• This book presents information on the following topics: measurement of gravity and gauge fields using quantum mechanical probes; gravitation at spatial infinity; field theories on supermanifolds; supergravities and Kaluza-Klein theories; boundary conditions at spatial infinity; singularities - global and local aspects; matter at the horizon of the Schwarzschild black hole; introluction to string theories; cosmic censorship and the strengths of singularities; conformal quantisation in singular spacetimes; solar system tests in transition; integration and global aspects of supermanifolds; the space-time of the bimetric general relativity theory; gravitation without Lorentz invariance; a uniform static magnetic field in Kaluza-Klein theory; introduction to topologicalmore » geons; and a simple model of a non-asymptotically flat Schwarzschild black hole.« less
  • There is a tremendous need for alternative energies (and technologies for their harnessing) especially in the developing countries with a dependence on expensive and depleting oil reserves even higher than in the industrialized world. However, to use these potentials - basically solar energy in direct and indirect form - means to cope with a complexity of implications specifically inherent to the developing world, which has become visible in the author's comprehensive and global analysis, covering 271 projects in Africa, Asia, and Latin America. Not only that these implications are mostly not adequately understood in the Northern hemisphere (where developing aidmore » projects are elaborated), these implications are turning out as severe constraints which can be categorized as follows (the numbering refers to the ranking of relevance.« less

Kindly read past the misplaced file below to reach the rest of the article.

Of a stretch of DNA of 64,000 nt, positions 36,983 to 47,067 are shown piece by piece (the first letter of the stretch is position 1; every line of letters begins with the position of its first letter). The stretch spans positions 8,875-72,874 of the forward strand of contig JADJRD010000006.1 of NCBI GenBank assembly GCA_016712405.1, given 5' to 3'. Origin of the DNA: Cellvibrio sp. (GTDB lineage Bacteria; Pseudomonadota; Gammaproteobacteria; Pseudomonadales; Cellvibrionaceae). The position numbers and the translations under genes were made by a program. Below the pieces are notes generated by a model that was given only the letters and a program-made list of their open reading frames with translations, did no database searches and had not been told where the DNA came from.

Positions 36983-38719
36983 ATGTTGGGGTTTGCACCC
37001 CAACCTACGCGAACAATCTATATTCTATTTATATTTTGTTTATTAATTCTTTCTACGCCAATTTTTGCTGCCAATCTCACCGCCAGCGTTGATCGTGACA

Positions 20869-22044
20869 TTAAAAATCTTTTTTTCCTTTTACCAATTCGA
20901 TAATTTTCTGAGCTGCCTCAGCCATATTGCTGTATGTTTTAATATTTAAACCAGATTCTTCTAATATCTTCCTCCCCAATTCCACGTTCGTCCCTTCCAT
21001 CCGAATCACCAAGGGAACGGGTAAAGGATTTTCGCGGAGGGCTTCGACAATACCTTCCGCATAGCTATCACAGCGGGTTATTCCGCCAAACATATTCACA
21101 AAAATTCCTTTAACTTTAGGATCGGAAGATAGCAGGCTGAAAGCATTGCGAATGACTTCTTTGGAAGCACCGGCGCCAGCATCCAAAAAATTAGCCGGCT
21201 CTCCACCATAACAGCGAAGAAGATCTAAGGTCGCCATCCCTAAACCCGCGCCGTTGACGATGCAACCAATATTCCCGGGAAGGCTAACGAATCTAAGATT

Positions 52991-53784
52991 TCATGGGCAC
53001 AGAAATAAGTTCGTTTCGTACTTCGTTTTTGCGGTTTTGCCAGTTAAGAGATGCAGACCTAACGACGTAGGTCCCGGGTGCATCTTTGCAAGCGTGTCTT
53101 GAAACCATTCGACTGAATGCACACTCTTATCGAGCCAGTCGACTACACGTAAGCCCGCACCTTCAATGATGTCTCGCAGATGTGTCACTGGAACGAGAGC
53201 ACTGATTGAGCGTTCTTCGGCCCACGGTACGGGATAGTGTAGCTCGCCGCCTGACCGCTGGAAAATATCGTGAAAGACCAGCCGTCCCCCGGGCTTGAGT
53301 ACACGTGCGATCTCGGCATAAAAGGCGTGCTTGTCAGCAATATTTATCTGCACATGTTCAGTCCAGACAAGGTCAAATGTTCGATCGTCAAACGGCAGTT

• An oil or gas field may comprise a number of isolated reservoir units, each of which may have been studied separately with their own simulation models. If these reservoirs are to be linked to common surface facilities, they are effectively coupled by global production constraints. Their production and injection streams must be combined to obey these constraints. Two approaches are commonly applied to this problem: either amalgamating the simulation models into a single model of whole field, or using production planning methods on pre-constructed production profiles of the individual reservoirs. This paper introduces a third approach to the problem, whichmore » the authors call Reservoir Coupling. The individual simulation models are still run as separate processes, with minimal change to their data. But they are coupled to a master process which handles the global production and injection constraints and determines the flow rate targets to be applied to the individual reservoirs at each time step. Inter-process communication is handled by the PVM message passing system. This can spawn processes over a network of heterogeneous Unix computers, enabling the individual simulation models to be run in parallel on separate workstations. The paper describes the Reservoir Coupling algorithm that has been implemented in a commercial black oil simulator, and discusses the advantages and disadvantages of the technique in comparison with the other two approaches. A simulation study is described which illustrates the application of Reservoir Coupling to three isolated reservoirs subject to global production and injection constraints.« less